Furthermore, relatedness (rather than personalities) reincarnating is falsifiable. Our relationships with others—whether alive, dead, or fictional—already reincarnate from instant to instant, so we can empirically test the correctness of this view at any time. It is not persons, but relationships that are reborn each instant. It is patterns of relatedness that account for personalities, and that “return” over and over again in the “return to earth-school until getting it right and graduating from the wheel of samsara” analogy; for example, centuries-old conflicts that still persist today.
This view puts to rest worrying about what happens after we die. Liberated from such ontological anxieties, we are free to focus on peaceful and happy relationships (which is what we really are), rather than obsess about the right-or-wrong, he-said-she-said, rule-bound, tit-for-tat exchanges within relationships—whether generous or mean-spirited. Am I so mighty? No matter how great my self-cherishing, my precious identity, my spiritual ego, my “annoying humanity” (as my wife calls it), I am still going to face the same oblivion as Shelley’s “Ozymandias.” Yes, it is true that everything we think, say, and do matters a great deal, and we are all “responsible for our actions,” as we robotically remind ourselves. But when we misunderstand a self (whether our own or another’s) as an atomistic automaton, rather than a complex assemblage of relationships, we fall into error. When we attack another, we never just attack an individual being, we attack an entire network of relationships. Likewise, when we love another, a wondrous union of relational love flows through us into the midst of another wonderful gathering of relationships, affecting untold revolutions of “peace and happiness” (see Dharmākara’s thirty-third vow).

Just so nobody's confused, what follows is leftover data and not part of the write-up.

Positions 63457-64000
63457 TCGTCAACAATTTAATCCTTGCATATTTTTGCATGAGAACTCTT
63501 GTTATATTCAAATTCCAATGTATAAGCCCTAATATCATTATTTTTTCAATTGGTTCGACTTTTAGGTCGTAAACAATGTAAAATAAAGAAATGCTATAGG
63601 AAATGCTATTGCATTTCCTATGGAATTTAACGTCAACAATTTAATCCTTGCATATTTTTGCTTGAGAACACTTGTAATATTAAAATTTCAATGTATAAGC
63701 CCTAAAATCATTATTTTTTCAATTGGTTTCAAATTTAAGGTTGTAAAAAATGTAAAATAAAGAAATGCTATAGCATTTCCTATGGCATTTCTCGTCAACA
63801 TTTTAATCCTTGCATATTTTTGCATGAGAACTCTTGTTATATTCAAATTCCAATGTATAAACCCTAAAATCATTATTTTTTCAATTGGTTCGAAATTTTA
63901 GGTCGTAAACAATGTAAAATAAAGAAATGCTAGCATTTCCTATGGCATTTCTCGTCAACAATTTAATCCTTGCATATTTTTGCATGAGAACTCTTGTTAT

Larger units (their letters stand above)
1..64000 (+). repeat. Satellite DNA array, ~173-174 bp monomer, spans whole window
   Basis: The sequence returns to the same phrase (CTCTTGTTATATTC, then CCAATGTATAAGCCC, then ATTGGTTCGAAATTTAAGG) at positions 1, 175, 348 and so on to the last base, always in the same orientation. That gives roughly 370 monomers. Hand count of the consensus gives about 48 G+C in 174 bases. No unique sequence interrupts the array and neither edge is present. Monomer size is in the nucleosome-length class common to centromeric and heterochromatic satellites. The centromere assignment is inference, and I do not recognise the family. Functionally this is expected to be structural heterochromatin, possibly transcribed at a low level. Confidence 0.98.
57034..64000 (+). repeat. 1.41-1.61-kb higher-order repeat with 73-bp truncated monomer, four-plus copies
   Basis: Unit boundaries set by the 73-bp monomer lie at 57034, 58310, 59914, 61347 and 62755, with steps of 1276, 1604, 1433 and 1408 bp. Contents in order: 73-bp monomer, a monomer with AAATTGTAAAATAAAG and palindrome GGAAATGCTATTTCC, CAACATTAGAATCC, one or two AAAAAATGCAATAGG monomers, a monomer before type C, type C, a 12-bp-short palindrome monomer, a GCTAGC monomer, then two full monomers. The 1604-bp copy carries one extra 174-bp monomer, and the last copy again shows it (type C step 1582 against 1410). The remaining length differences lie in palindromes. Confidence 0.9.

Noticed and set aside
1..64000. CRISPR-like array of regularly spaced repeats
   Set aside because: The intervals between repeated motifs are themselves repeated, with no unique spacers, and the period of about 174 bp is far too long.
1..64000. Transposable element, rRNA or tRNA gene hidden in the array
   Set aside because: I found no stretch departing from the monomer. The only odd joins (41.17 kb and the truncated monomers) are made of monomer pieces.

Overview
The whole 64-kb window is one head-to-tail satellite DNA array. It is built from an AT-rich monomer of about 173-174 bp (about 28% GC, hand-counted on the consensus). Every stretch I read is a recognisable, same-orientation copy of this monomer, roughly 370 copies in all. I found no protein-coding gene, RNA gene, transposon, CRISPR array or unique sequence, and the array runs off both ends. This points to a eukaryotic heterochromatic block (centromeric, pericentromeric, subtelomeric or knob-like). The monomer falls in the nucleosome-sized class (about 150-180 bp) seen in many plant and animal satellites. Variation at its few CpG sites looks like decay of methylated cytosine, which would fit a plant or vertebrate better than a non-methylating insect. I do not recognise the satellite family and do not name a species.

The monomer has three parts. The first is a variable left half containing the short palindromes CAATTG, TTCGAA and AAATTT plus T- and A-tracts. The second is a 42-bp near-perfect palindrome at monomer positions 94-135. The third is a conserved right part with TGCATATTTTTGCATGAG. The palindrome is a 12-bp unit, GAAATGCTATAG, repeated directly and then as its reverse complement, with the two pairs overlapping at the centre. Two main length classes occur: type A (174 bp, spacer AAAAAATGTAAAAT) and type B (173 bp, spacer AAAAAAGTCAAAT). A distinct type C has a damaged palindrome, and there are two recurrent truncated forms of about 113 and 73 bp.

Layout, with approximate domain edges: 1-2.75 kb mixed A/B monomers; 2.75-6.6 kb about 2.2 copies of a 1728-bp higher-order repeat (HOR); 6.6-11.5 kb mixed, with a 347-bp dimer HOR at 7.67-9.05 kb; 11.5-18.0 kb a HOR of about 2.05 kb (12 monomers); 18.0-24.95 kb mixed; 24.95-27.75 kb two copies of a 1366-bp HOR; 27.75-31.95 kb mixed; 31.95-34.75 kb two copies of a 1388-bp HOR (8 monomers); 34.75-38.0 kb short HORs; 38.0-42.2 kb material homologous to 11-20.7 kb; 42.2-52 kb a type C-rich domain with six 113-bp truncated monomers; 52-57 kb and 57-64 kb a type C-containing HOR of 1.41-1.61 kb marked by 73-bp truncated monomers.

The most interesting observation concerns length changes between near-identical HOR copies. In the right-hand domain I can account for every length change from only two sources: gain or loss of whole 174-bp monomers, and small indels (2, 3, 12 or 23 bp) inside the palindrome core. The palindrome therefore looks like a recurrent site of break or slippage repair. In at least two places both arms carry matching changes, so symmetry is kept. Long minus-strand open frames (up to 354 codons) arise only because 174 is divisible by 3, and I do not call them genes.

Ultimately, then, it is our relationships that really matter. Relationships are powerful. Individual identities only seem so. Shin Buddhism has a wonderful term that helps us understand relationships, rather than individuals, as the locus of life-activities, and even of consciousness: “Other Power” (Tariki). Other Power undulates through friendships, studentships, parenting, devotion, pastoral care, diplomacy, charity, etc., and also through our relationships with food, technology, and other non-human beings we encounter in the world.